The residential schools crisis has moved closer to resolution with reports that the federal government is considering assuming at least $2 billion in legal costs and that Ottawa is proposing the Anglican Church of Canada pay $95 million over 10 to 15 years.
The figures are “highly speculative,” warned Archdeacon Jim Boyles, general secretary of the national church. “The conversations with the government cover a wide range of possibilities,” he said in an interview.
However, the reports, which first appeared in the National Post newspaper, were the first indication that negotiations between church and government representatives, which started last fall, are moving toward financial terms.
Deputy Prime Minister Herb Gray and his staff have held discussions with leaders of the Roman Catholic, Anglican, United and Presbyterian churches.
Mr. Gray, in an interview, said the government has not made a formal offer to the churches and the $2 billion figure is a “hypothetical working number, based on assumptions, if the matter was left to the courts.”
In an effort to gauge potential liability, the government is estimating that 12 per cent to 15 per cent of the 105,000 surviving students of residential schools are likely to file sexual or physical abuse lawsuits. Using the average sex abuse damage award of about $140,000, the total liability tops $2 billion.
The national office of the Anglican church, called General Synod, has said it is heading toward bankruptcy due to the cost of defending itself against lawsuits brought by those who claim they were abused in government-owned, church-run boarding schools. The schools operated across Canada from the mid-19th century until the l990s. The Anglican church is named in about 1,600 claims out of a total of about 7,000.
Archdeacon Boyles said he welcomes the direction the talks are taking. “I think if the government is prepared to move in this direction, it would be a good thing for everyone, resulting in faster settlements and allowing the church to do healing work.”
Mr. Gray stressed that the pro-cess still has a long way to go, denying a National Post estimate that he would have a proposal to take to Cabinet by the end of February. “Absolutely not,” he said. “There are so many elements, such as having the claimants agree to some overall approach.” Mr. Gray recently met with an influential aboriginal leader, Matthew Coon Come, national chief of the Assembly of First Nations (AFN). However, AFN doesn’t represent claimants and the meeting was in the nature of a briefing, said Mr. Gray. Government officials have begun meeting with claimants’ groups and Mr. Gray said he hopes to have another meeting with Mr. Coon Come, but said no date has been set.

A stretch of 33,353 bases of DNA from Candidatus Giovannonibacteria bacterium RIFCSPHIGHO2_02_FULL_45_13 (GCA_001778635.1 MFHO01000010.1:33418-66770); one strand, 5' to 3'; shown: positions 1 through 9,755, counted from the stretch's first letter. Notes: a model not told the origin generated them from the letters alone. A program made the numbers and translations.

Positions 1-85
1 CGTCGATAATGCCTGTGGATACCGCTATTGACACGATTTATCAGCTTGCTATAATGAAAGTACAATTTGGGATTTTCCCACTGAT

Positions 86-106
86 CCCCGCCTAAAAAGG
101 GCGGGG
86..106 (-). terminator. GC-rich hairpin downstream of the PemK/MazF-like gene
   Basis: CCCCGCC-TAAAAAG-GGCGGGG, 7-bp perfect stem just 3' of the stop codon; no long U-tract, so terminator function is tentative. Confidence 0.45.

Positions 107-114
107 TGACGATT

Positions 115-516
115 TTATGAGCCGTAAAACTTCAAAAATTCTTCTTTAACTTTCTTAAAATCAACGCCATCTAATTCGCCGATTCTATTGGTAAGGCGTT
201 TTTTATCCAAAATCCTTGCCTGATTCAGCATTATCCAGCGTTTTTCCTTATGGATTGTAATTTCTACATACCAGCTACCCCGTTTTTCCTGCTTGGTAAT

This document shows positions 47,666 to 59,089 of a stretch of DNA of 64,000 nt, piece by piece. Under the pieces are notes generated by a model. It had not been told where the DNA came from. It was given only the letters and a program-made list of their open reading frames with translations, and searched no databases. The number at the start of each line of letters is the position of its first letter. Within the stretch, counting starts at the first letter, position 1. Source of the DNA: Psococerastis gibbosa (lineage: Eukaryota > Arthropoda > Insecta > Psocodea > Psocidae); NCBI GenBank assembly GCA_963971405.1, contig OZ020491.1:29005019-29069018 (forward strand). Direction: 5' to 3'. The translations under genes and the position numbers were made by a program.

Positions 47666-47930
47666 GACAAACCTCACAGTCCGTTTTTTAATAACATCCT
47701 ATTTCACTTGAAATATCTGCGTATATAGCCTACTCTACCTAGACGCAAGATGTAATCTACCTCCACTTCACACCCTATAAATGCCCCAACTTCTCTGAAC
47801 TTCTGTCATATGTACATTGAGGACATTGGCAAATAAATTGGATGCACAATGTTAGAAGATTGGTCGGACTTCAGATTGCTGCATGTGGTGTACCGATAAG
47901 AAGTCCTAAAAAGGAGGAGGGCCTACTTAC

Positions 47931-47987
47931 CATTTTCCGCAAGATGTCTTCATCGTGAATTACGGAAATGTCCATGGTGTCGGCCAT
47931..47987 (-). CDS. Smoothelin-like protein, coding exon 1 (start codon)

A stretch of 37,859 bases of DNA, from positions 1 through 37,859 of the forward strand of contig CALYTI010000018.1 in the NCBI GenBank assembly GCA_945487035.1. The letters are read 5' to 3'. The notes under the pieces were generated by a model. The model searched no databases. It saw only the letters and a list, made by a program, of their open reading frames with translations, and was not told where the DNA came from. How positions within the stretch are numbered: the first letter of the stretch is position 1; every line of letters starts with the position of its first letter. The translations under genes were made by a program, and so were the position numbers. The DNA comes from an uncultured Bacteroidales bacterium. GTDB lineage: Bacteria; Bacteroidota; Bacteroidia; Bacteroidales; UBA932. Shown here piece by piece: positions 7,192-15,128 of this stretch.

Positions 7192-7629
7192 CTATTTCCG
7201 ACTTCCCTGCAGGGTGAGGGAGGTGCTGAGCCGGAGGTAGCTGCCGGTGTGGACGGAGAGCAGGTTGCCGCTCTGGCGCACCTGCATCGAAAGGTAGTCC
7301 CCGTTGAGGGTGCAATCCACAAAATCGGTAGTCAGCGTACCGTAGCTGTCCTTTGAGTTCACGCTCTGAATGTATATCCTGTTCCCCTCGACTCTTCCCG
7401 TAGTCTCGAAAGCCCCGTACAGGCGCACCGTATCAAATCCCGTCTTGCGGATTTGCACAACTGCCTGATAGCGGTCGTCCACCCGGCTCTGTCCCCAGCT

The reported proposal would see the government assume the churches’ legal defense costs while the churches would contribute to settlements and to counselling.
The Anglican church ran 28 of the 130 residential schools and the National Post story said the government is estimating that Anglican liability could rise to about $478 million. The government would propose covering 80 per cent of that liability, with the church paying 20 per cent, or $95 million.
Church officials would not confirm the figures under discussion. Some church leaders note that even $95 million, to be paid out over 10 to 15 years, is a huge amount of money.
Could the Anglican church raise that much money, especially since it depends upon voluntary contributions? “The figures are astronomical beyond my imagination. The only commitment the church could make (to the government) is to do its best,” said Archbishop Tom Morgan, metropolitan of the ecclesiastical province of Rupert’s Land and bishop of the diocese of Saskatoon.
Archbishop Morgan attended a briefing of western bishops held in Edmonton by Archdeacon Boyles last January. “My guess is this (the media reports) is a trial balloon (to gauge public reaction),” he added.
Many Anglicans have expressed reluctance, in letters to the Journal and to other church departments, to contribute to legal costs and settlements, but have also expressed concern for victims of abuse at Anglican-run schools.
“If we get to that stage, we would have to undertake to do the best we could to raise funds,” Archdeacon Boyles said. “I believe Anglicans would respond generously to healing and reconciliation work with aboriginal people.”